Nearly half of Ottawa's public washrooms closed, study finds

The City of Ottawa needs to do a better job of making sure existing public washrooms are clearly identifiable, open year round and accessible to all members of the public equally, according to a study published this week.

Most facilities had no signs indicating public toilets were available for use

A group of researchers studying the accessibility and quality of Ottawa's public washrooms found nearly half of the toilets they visited weren't even open.

The team of Carleton University master's students was looking at some 92 representative public washrooms of the 400 across the city on behalf of the advocacy group GottaGo.

They aimed to measure how accessible the washrooms were and the quality of facilities, but also discovered that, in part because they conducted their research in the winter, 41 of the toilets were unavailable or closed, even during the day on weekdays and Saturdays.

"With the exception of public toilets located in revenue-generating properties, like recreation facilities, many public toilets were restricted seasonally or were open only during daytime hours," the authors found.

The study found the City of Ottawa needs to do a better job of making sure existing public washrooms are clearly identifiable, open year round and accessible to all members of the public equally.

'Strong message to the city'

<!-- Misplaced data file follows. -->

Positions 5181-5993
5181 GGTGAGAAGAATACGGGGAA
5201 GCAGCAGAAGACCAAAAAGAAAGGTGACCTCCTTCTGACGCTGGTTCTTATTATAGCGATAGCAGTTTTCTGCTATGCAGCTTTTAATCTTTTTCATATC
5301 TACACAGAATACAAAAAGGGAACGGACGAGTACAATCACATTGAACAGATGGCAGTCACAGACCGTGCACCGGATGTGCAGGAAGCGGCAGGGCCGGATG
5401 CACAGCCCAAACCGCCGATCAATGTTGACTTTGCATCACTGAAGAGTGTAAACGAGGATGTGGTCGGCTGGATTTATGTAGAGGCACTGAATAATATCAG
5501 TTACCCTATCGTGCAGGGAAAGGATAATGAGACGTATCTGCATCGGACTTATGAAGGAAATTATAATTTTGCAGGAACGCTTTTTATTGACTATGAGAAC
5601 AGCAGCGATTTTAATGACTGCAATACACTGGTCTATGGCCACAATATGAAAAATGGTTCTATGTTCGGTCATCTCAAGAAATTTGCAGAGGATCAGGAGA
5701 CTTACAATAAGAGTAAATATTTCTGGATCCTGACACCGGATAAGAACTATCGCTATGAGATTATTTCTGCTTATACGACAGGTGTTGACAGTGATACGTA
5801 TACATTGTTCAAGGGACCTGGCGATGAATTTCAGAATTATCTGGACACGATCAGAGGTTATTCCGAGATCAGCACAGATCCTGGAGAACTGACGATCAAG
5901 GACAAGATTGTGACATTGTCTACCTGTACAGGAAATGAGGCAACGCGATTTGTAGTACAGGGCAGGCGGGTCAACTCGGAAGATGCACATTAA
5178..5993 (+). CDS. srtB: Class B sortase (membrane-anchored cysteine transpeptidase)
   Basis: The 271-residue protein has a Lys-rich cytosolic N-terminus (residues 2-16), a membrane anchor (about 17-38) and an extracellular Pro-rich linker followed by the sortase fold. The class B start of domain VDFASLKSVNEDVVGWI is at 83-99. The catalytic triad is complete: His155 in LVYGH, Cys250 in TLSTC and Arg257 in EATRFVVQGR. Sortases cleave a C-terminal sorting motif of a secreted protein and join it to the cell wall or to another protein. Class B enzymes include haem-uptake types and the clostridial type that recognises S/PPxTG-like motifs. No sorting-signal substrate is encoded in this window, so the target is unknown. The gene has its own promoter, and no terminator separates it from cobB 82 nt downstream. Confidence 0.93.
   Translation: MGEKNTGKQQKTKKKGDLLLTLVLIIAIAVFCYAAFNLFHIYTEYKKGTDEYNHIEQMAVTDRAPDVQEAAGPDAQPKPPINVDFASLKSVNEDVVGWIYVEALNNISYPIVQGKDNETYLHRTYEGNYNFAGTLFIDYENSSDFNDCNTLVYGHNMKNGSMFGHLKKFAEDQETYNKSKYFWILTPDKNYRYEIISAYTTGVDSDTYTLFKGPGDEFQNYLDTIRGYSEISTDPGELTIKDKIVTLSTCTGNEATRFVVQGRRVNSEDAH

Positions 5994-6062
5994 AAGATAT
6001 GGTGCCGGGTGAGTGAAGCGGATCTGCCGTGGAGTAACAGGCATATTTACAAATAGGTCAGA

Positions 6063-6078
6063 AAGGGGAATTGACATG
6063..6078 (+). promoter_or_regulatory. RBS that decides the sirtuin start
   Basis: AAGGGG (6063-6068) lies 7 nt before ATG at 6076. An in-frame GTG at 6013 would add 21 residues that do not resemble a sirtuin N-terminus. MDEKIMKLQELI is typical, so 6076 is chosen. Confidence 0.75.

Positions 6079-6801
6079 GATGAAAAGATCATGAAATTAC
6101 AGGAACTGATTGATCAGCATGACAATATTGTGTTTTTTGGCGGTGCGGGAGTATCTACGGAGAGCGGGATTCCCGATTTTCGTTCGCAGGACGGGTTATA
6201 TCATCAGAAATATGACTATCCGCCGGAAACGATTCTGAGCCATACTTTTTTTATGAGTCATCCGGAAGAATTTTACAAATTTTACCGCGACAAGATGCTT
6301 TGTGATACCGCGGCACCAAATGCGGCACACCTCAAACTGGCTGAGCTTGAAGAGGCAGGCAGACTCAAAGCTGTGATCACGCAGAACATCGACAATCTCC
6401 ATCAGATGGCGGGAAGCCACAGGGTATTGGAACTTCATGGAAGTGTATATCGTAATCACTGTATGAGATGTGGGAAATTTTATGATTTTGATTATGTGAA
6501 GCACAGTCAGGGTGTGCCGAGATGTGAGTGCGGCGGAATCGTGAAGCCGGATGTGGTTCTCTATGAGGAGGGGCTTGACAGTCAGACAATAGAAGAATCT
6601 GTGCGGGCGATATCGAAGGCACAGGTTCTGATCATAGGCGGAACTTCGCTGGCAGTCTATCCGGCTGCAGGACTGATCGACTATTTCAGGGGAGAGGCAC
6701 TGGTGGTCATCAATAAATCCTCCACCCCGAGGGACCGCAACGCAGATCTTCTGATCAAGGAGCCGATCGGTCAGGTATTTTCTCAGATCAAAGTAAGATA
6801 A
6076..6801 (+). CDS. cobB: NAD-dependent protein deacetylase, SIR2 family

"It is a pretty strong message to the city," said Victoria Roberts, a social work master's student at Carleton, on Ottawa Morning Thursday.

"Public toilets specifically affect some of the most marginalized groups: the elderly, people with disabilities, people of marginalized genders, women, and so not having adequate toilet provision really limits the participation of these groups."

The report also found:

  • Only 15 per cent of public toilets had outdoor signs letting people know there was a public toilet inside.
  • Only about half the washrooms were within 100 metres of a transit stop, and of those, a quarter were closed at the time of the survey.
  • 63 per cent of "accessible" toilets posed at least one barrier to users with mobility challenges, including toilet height or grab bars that were not at the proper height, or doors or spaces that did not meet the minimum requirements set out in the Ontario Building Code.
  • Only 21 per cent of public toilets had a gender neutral or family facility, posing a barrier to transgender people or caregivers assisting others in the bathroom.

"It is critical to consider how the current state of public toilets in the City of Ottawa reflects the willingness of our culture to meet the needs of the most marginalized populations in our community," the authors concluded.

"We pride ourselves on being an inclusive and accessible city, yet our public toilets appear to be telling a different story."